Glenny's secret here as with his earlier McMafia is to take a fragmented subject which has many real world loose ends and forge something close to a novel type structure which makes the whole story accessible. Certainly the issues here are serious although it is slightly oversold as most of the crime is credit card fraud (although there is an astonishing amount of that). Its difficult to see how our national law & order systems ever get to grips with an international problem like this partic [...]

  4. Benjamin Stahl

    A strong, compelling work of modern literary journalism. Leaves one fearful for our ignorance and vulnerability in this particular area of crime.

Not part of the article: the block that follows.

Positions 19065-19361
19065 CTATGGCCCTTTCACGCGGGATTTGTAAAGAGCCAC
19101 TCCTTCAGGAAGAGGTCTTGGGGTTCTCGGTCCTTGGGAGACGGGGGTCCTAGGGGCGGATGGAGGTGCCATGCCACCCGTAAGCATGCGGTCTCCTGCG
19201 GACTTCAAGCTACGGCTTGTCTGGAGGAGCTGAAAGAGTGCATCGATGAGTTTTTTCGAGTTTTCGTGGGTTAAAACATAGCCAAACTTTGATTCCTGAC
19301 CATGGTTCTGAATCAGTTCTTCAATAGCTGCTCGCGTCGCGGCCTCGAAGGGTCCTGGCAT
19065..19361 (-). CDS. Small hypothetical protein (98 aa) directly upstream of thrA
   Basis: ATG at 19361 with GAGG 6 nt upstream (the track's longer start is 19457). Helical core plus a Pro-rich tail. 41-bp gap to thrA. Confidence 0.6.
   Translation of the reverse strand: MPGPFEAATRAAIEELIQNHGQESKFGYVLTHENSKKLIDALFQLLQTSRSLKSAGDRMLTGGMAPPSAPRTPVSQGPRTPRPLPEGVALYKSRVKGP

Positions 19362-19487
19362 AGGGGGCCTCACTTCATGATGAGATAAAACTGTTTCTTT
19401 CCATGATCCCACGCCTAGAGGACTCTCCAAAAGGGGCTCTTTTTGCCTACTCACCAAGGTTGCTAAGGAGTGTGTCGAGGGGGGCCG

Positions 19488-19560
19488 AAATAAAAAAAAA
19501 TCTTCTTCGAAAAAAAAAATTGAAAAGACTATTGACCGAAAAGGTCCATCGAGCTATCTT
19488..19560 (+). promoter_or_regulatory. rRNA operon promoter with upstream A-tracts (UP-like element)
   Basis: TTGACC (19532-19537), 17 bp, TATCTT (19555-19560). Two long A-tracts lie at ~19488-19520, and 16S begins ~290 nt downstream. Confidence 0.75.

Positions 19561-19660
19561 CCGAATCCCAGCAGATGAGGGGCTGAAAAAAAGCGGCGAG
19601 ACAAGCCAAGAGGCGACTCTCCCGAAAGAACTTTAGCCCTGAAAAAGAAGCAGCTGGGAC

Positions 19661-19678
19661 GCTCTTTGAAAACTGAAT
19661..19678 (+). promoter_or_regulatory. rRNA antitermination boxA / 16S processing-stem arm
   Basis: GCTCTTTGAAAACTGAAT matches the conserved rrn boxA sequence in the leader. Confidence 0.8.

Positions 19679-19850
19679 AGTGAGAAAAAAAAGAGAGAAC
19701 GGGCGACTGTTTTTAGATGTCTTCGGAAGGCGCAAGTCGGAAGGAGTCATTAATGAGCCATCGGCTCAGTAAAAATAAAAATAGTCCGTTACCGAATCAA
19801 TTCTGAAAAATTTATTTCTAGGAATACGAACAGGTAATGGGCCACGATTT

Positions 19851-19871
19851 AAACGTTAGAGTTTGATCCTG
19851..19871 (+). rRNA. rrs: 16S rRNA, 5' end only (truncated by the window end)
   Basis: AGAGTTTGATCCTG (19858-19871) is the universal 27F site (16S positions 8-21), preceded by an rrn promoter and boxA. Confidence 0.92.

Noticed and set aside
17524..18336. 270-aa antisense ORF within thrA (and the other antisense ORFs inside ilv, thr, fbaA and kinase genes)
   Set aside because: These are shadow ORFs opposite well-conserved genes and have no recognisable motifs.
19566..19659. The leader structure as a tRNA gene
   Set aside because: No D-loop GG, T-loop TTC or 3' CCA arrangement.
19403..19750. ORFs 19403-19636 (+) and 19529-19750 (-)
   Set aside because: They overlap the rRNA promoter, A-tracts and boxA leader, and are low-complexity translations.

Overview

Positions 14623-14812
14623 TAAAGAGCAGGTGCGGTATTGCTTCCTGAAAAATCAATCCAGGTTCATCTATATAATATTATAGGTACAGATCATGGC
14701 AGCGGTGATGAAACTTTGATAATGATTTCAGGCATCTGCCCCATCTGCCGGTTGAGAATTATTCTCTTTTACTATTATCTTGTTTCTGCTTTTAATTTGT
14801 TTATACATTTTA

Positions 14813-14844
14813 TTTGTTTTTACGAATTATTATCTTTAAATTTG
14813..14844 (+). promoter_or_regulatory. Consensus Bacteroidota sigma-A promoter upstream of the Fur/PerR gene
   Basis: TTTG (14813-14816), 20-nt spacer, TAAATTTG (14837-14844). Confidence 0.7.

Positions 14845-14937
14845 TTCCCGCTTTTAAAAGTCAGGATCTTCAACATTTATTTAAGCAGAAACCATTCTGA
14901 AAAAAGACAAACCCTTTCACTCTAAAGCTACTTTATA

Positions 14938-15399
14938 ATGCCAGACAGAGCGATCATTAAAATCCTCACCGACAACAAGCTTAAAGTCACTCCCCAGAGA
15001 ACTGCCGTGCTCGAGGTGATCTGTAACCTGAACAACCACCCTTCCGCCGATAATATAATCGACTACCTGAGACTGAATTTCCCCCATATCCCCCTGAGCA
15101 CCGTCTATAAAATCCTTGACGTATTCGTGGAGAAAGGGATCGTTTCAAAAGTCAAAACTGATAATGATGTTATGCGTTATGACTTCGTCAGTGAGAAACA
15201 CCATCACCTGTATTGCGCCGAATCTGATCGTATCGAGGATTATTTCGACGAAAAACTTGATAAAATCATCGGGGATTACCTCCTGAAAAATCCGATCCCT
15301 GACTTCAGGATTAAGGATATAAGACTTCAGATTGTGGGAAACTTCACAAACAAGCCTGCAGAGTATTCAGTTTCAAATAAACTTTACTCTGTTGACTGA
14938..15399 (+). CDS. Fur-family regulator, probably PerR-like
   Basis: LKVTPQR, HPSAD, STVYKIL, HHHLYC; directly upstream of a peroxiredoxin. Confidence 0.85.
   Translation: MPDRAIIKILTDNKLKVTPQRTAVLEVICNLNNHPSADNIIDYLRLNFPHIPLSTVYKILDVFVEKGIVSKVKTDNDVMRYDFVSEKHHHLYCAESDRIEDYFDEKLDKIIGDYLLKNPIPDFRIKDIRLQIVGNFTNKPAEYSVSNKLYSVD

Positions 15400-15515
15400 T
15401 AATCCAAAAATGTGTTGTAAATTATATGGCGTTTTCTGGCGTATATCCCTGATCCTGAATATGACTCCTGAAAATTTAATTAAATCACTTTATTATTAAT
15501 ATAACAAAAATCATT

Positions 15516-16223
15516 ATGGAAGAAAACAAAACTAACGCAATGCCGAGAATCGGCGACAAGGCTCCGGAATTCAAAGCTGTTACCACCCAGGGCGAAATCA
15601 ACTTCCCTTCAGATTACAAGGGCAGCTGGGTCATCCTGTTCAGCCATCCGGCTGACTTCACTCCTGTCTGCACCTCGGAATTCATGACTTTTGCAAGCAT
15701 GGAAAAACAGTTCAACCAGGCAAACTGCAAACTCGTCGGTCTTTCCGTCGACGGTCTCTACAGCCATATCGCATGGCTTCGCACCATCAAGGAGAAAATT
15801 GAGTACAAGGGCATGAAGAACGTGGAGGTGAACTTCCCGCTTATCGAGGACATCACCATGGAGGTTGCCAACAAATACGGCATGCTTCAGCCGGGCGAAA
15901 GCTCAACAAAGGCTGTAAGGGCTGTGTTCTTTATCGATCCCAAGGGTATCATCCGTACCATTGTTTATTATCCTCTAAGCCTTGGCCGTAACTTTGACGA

5. Xing Chen

    Published in 2011, an action-packed account of the events and characters involved in the rise, operation and decimation of several high-profile online marketplaces that provided a venue for scammers, credit card fraudsters, hackers, and such cyber criminals, to build reputations, form connections, and exchange goods and services. Key insights from the book: Cultural, political, legal and societal differences between countries give rise, as with any criminal activity, to loopholes that lawbreaker [...]

  6. Marie

    This was an easy read which was actually a disappointment as I was expecting something a bit more serious and less like a novel. It was a little dumbed down which I think is unnecessary with the younger audience who surely know what the internet is but need to understand more about the dangers of using your credit card. There were a lot of characters and I occasionally got lost between remembering thier real name and thier virtual identity. There were a few loose ends but I can live with that.I [...]